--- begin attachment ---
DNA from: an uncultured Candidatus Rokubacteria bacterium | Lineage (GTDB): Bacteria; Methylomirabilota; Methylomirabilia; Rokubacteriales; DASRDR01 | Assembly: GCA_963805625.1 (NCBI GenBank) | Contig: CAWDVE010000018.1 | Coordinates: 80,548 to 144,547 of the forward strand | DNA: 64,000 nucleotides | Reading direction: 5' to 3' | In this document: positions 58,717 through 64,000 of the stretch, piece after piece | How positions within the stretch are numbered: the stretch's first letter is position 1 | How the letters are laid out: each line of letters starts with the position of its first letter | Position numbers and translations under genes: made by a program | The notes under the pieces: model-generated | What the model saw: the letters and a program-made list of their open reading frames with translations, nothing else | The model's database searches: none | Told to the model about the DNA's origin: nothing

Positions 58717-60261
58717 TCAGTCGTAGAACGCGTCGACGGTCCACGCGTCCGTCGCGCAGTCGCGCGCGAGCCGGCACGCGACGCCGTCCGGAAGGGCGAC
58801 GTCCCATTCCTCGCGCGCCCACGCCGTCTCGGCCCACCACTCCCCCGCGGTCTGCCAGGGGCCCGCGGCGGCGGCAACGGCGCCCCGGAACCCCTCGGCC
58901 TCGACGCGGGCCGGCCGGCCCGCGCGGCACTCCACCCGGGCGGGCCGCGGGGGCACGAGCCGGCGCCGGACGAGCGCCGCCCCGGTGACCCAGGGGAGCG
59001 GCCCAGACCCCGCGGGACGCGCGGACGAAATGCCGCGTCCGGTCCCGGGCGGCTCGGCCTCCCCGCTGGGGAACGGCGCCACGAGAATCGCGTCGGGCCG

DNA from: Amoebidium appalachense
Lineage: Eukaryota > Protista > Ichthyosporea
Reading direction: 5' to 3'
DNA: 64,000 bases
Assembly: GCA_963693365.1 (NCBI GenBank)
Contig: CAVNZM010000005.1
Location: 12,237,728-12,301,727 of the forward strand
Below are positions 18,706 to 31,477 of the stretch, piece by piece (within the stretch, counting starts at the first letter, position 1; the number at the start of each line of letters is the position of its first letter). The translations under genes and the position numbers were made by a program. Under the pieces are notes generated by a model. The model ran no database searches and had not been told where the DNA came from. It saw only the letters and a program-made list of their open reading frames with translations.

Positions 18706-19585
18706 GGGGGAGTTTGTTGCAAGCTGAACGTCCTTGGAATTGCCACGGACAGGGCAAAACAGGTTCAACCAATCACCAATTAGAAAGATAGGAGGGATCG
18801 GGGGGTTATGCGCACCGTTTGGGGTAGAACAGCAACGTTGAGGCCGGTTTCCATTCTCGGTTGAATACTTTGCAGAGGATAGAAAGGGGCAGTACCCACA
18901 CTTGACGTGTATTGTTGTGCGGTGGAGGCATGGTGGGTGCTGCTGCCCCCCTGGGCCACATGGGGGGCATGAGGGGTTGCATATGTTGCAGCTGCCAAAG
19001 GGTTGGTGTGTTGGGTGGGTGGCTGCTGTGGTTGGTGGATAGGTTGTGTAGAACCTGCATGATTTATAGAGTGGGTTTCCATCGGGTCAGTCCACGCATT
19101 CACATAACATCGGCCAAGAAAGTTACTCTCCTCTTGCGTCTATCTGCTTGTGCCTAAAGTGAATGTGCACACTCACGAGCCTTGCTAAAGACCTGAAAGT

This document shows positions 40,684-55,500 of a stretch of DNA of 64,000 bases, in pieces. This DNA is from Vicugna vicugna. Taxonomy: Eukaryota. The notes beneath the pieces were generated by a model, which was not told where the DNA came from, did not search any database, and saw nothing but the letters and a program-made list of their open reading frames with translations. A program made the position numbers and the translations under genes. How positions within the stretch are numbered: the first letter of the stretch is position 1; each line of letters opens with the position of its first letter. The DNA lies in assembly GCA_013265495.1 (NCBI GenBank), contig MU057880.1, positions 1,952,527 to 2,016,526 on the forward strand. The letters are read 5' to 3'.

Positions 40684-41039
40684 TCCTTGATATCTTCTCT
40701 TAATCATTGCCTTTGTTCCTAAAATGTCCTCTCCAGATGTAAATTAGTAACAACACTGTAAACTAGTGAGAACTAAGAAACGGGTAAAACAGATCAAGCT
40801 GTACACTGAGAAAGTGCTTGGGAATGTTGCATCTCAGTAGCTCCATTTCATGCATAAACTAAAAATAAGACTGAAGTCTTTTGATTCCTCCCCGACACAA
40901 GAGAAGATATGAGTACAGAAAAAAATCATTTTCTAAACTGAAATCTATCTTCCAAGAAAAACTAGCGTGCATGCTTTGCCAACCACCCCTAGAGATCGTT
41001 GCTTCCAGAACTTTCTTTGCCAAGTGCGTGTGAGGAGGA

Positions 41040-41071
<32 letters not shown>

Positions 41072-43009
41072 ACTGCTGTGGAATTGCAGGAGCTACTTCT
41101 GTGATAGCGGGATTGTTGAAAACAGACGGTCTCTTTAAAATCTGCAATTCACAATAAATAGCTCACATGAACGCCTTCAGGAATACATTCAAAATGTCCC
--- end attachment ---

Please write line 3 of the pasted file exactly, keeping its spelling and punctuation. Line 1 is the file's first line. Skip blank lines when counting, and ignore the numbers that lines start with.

58717 TCAGTCGTAGAACGCGTCGACGGTCCACGCGTCCGTCGCGCAGTCGCGCGCGAGCCGGCACGCGACGCCGTCCGGAAGGGCGAC